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Dear sir,
I am opening a grid using cursorsetprop("Buffering",5) in one PC and open the same table in another grid in another PC. Whenever i save the data changes with tableupdate in PC2 and after that edit the data in PC1, TABLEUPDATE(.T.,.F.) does'nt detect conflict and always return .T.., why? As soon as i edit data grid in PC2 it appears in data grid in PC1 thats why OLDVAL and CURVAL become same and tableupdate return .T.. Anyone please resolve my issue.

My codes are placed in a form as mentioned below:

In Load Pro................


set exclusive off
sele a
use \\jai\milk\mytable shared 
&& Allow optimistic table buffering
p=CURSORSETPROP("Buffering",5)   && Optimistic table buffering on

In Save Command button:-----------

iSuccess=TABLEUPDATE(.T.,.F.)       && Commit changes made to table
*? "Table changes committed"
if iSuccess=.F.
 	if aErrors[1,1]=1585                                                                                                     
		do while ncurRec<>0
			go ncurRec
			for nField= 1 to FCOUNT()
				if OLDVAL(cField)<>CURVAL(cField)
					nResult=MESSAGEBOX("Record has been changed. Save?",4+48+0,"Data Changed")
					if nResult=7


You use the same table, so you see data changes made by the other session. As long as changes are made one after the other you don't get conflicts. That's normal.

To get conflicts you would need to change the same record in both grids and after both sessions changed commit, i.e. do a save with Tableupdate. The first session committing will have no conflict, only the second one. But if you start to change in a second session after you already saved the first session, the two edits are sequential and before you edit in the second session your displayed data already is updated, you make the next edit. That's no conflict.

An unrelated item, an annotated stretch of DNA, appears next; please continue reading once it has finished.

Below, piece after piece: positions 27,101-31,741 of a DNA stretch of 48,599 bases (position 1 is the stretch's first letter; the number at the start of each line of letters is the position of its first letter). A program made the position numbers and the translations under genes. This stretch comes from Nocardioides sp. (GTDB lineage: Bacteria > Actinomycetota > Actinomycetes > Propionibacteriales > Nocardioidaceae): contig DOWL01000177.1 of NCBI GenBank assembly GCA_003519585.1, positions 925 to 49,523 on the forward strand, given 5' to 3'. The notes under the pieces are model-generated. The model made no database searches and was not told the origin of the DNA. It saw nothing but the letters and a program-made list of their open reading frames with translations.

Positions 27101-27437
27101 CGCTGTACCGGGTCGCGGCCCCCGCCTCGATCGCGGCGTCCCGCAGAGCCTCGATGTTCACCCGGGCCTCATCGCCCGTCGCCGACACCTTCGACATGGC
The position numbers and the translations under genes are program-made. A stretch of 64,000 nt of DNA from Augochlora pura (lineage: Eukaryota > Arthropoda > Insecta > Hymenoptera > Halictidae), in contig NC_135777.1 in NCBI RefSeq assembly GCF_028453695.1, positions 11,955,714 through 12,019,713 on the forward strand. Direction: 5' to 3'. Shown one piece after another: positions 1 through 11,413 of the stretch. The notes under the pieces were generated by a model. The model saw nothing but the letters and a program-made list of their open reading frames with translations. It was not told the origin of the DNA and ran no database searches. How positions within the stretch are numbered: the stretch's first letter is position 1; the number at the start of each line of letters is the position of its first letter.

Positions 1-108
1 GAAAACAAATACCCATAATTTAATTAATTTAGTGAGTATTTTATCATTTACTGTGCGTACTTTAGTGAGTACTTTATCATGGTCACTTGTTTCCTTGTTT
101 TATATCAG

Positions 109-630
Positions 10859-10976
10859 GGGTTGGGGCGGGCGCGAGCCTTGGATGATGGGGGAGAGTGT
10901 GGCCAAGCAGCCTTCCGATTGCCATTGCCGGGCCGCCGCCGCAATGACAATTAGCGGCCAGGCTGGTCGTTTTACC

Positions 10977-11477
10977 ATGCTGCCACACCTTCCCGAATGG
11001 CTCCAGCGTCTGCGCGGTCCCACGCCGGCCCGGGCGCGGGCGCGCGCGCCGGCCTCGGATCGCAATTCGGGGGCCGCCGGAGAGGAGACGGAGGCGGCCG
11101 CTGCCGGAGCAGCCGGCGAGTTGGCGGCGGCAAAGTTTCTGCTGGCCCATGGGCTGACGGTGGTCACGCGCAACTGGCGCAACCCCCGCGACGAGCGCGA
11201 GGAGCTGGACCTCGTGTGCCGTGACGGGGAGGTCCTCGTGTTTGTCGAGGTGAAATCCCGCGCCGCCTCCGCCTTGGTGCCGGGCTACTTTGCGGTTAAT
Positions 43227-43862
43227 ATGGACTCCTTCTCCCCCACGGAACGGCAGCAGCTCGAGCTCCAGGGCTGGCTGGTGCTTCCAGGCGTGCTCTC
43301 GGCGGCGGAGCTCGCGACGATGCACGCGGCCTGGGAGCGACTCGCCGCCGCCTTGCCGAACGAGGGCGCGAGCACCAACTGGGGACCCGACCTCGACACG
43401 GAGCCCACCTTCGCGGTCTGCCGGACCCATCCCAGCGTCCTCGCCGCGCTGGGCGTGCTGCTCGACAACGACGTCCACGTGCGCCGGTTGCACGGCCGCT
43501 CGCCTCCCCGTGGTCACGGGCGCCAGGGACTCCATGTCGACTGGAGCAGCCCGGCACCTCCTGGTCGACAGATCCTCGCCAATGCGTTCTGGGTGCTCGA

So the essential test to do is making a change in the same record in both grids before doing the tableupdate in any one.

To see that without creating a form, just emulating the user actions, this shows the two cases without and with conflict:


Cd GetEnv("TEMP")

Create Table conflicttest (id int autoinc, cData char(20))
Insert into conflicttest (cData) values ('Hello')
Insert into conflicttest (cData) values ('World')
Doevents Force

Set Multilocks On && necessary for any table buffering

* Session 1 opens table alias session1:
Use conflicttest in 0 Alias session1

* Session 2 opens table alias session2:
Use conflicttest in 0 Again Alias session2

* Edits in both session are made in recno 2, let's just go there once:
Goto 2 in session1
Goto 2 in session2

Clear && fresh empty screen
* User1 in Session1 changes "World" to "Olaf"
? "session1: now replacing '"+ Alltrim(session1.cData)+;
  "' with 'Olaf' (while oldval is '"+Alltrim(Oldval("cData","session1"))+"')."
replace cData with "Olaf" in session1
* session1 saveing

* User2 in Session2 changes "Olaf" to "Tek-Tips"
? "session2: now replacing '"+ Alltrim(session2.cData)+ ;
  "' with 'Tek-Tips' (while oldval is '"+Alltrim(Oldval("cData","session2"))+"')."
replace cData with "Tek-Tips" in session2
* session2 saveing
* No conflicts, edits were sequential

* Now establish a conflict:
* User1 in Session1 changes "Tek-Tips" to "Olaf"
? "session1: now replacing '"+ Alltrim(session1.cData)+ ;
  "' with 'Olaf' (while oldval is '"+Alltrim(Oldval("cData","session1"))+"')."
replace cData with "Olaf" in session1

* User2 in Session2 changes "Tek-Tips" to "Jailendra"
? "session2: now replacing '"+ Alltrim(session2.cData)+ ;
  "' with 'Jailendra' (while oldval is '"+Alltrim(Oldval("cData","session2"))+"')."
replace cData with "Jailendra" in session2

savedata("session1") && no conflict
savedata("session2") && conflict

Function savedata()
   Lparameters tcAlias
   Local Array laErrors[1]
   ? "saving", tcAlias
   Begin Transaction
   llSuccess = TableUpdate(.T.,.F.,tcAlias,laErrors)
   If llSuccess
      End Transaction
      ? tcAlias,"saved without conflict"
      If laErrors[1]=-1 && possibly other than a simple conflict error
         If laError[1,1]=1585 && conflict error